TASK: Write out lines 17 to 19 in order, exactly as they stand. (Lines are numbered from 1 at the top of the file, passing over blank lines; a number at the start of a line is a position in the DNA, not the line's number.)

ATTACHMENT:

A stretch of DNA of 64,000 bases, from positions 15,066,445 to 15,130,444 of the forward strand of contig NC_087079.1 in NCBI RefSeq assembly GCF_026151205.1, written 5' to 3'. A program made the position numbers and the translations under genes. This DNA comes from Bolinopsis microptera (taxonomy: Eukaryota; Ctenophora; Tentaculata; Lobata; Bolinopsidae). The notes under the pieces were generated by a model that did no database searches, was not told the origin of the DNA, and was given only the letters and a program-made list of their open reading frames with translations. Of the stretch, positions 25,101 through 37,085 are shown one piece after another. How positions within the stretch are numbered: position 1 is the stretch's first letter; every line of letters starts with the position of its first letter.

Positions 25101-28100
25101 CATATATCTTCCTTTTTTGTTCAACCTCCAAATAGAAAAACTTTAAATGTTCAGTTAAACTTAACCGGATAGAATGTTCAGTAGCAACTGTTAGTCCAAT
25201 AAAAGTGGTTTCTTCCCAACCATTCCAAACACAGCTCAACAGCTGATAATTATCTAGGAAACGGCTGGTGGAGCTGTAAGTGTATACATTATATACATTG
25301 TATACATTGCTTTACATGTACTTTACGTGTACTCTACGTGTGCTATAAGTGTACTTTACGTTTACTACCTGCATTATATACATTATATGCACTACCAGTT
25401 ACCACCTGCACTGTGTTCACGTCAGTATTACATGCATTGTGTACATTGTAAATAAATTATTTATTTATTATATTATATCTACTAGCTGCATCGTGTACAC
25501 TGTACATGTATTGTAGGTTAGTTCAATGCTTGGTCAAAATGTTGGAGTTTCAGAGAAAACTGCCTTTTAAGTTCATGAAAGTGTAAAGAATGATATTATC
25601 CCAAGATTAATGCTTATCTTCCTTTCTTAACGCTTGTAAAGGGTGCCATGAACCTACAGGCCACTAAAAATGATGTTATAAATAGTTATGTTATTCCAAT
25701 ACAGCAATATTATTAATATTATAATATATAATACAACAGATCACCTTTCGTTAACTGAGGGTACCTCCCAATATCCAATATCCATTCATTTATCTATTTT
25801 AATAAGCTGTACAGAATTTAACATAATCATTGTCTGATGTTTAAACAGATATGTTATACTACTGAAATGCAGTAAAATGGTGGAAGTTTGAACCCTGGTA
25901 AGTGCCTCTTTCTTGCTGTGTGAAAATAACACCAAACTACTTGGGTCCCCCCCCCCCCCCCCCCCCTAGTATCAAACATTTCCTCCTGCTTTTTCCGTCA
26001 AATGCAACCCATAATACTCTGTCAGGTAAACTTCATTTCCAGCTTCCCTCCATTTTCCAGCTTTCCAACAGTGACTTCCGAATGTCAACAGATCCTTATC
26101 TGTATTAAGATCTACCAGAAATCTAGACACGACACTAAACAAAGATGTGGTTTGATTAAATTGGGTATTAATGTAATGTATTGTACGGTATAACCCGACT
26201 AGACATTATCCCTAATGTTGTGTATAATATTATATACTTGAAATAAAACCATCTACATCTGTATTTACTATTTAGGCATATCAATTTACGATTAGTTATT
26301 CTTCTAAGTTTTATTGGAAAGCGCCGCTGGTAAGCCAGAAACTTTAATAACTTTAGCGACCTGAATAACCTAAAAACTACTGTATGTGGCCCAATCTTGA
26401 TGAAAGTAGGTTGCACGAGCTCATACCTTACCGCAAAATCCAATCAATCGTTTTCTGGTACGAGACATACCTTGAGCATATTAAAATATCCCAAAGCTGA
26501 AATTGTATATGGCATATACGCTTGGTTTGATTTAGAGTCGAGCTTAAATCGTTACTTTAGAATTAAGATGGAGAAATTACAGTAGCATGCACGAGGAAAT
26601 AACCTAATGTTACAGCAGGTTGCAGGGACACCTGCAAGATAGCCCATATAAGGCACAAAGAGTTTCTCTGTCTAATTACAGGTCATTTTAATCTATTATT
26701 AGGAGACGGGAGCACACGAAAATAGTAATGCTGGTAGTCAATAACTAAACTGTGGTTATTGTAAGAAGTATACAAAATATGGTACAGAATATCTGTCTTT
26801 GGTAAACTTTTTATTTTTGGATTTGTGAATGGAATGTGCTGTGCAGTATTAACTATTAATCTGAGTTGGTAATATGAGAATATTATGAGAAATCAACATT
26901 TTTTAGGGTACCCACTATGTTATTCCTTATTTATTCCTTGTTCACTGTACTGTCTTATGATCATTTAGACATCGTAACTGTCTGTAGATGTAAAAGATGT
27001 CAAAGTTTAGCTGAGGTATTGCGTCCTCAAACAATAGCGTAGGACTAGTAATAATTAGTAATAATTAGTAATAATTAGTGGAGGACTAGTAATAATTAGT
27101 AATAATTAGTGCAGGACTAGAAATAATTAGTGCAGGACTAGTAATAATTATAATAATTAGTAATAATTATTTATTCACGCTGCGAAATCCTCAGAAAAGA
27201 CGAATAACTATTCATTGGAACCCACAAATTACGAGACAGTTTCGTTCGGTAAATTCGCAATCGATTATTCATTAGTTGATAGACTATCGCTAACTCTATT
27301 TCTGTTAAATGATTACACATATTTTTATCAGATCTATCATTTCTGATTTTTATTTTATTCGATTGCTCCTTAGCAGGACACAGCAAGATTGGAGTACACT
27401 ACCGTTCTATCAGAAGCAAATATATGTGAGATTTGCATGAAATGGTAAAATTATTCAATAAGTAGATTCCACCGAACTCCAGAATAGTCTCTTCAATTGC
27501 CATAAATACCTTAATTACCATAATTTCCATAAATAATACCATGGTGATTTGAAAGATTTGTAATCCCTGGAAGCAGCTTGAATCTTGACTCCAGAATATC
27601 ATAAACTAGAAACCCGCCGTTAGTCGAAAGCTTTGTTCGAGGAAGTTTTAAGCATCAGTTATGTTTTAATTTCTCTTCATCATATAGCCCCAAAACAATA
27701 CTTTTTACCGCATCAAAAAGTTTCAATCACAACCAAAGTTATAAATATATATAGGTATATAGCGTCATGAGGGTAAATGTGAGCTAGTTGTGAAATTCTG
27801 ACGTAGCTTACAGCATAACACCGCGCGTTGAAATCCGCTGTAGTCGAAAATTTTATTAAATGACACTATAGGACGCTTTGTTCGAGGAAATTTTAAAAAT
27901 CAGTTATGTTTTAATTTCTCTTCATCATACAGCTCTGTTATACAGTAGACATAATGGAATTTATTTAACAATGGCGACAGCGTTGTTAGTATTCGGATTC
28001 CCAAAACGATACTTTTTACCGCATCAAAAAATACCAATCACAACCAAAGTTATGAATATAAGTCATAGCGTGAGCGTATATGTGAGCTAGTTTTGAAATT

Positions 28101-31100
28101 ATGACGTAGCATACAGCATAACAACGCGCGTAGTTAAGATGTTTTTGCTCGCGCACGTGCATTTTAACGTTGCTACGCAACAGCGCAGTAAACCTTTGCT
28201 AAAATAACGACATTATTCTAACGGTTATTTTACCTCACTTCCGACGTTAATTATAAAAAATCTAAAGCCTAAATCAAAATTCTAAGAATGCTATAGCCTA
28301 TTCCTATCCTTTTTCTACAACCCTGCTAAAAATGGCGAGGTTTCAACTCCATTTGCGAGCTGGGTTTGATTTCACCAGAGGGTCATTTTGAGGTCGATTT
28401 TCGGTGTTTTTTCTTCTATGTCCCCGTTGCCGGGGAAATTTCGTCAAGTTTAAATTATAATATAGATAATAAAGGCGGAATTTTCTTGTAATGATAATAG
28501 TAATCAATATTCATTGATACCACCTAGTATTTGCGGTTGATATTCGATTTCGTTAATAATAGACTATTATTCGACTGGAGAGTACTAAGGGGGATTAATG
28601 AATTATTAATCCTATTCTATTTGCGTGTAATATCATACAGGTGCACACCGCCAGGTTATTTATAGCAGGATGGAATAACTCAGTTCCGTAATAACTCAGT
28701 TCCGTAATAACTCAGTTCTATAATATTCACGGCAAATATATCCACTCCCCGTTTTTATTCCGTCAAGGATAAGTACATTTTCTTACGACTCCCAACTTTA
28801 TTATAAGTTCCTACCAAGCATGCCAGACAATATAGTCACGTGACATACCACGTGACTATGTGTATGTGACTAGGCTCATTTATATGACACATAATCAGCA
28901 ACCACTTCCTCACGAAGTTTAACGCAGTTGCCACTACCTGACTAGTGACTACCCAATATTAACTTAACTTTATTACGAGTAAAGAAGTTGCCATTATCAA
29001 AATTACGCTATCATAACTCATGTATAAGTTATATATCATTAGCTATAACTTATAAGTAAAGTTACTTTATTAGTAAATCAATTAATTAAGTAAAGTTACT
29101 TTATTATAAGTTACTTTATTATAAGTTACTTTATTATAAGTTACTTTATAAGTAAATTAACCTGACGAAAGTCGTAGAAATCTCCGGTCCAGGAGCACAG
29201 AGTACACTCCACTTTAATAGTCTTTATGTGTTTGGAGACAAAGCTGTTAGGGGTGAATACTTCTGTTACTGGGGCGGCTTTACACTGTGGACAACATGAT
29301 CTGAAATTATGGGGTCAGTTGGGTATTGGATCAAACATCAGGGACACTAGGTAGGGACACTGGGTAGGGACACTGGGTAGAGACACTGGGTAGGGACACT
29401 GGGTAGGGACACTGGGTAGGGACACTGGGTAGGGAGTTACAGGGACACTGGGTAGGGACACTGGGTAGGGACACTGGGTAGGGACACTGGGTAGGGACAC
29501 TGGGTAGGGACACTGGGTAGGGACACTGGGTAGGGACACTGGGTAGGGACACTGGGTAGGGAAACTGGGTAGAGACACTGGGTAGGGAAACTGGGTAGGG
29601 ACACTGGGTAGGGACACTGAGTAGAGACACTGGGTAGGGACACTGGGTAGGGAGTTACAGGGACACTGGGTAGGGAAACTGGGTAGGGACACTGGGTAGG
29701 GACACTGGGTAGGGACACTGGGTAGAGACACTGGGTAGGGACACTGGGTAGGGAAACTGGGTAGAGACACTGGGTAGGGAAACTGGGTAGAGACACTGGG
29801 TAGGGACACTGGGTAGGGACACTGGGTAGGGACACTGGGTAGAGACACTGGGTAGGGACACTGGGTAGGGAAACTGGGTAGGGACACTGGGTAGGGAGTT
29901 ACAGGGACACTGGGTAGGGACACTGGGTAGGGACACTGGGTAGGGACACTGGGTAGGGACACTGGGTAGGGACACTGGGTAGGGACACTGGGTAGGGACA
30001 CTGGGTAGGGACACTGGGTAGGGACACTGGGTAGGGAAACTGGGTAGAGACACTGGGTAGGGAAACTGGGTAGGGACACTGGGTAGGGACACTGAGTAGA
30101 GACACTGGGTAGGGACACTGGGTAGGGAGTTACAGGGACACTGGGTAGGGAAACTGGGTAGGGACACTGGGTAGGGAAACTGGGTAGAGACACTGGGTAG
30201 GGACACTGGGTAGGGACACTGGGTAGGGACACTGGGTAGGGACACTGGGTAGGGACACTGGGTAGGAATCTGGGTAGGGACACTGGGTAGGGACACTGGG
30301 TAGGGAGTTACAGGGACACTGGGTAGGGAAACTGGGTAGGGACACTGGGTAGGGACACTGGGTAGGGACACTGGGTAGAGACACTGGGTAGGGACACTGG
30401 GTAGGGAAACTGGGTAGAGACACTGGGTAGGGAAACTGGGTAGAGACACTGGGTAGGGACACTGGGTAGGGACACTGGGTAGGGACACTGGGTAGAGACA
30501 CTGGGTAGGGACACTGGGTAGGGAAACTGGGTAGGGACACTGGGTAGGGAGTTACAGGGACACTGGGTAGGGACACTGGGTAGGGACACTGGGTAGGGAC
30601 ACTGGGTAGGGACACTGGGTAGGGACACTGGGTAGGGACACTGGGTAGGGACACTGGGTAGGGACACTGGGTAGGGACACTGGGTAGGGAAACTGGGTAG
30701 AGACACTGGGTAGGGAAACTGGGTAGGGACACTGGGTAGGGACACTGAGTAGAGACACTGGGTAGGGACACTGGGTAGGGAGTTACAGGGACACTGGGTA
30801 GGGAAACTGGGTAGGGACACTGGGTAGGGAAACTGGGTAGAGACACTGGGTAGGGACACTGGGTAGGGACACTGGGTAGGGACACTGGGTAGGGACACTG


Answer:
26501 AATTGTATATGGCATATACGCTTGGTTTGATTTAGAGTCGAGCTTAAATCGTTACTTTAGAATTAAGATGGAGAAATTACAGTAGCATGCACGAGGAAAT
26601 AACCTAATGTTACAGCAGGTTGCAGGGACACCTGCAAGATAGCCCATATAAGGCACAAAGAGTTTCTCTGTCTAATTACAGGTCATTTTAATCTATTATT
26701 AGGAGACGGGAGCACACGAAAATAGTAATGCTGGTAGTCAATAACTAAACTGTGGTTATTGTAAGAAGTATACAAAATATGGTACAGAATATCTGTCTTT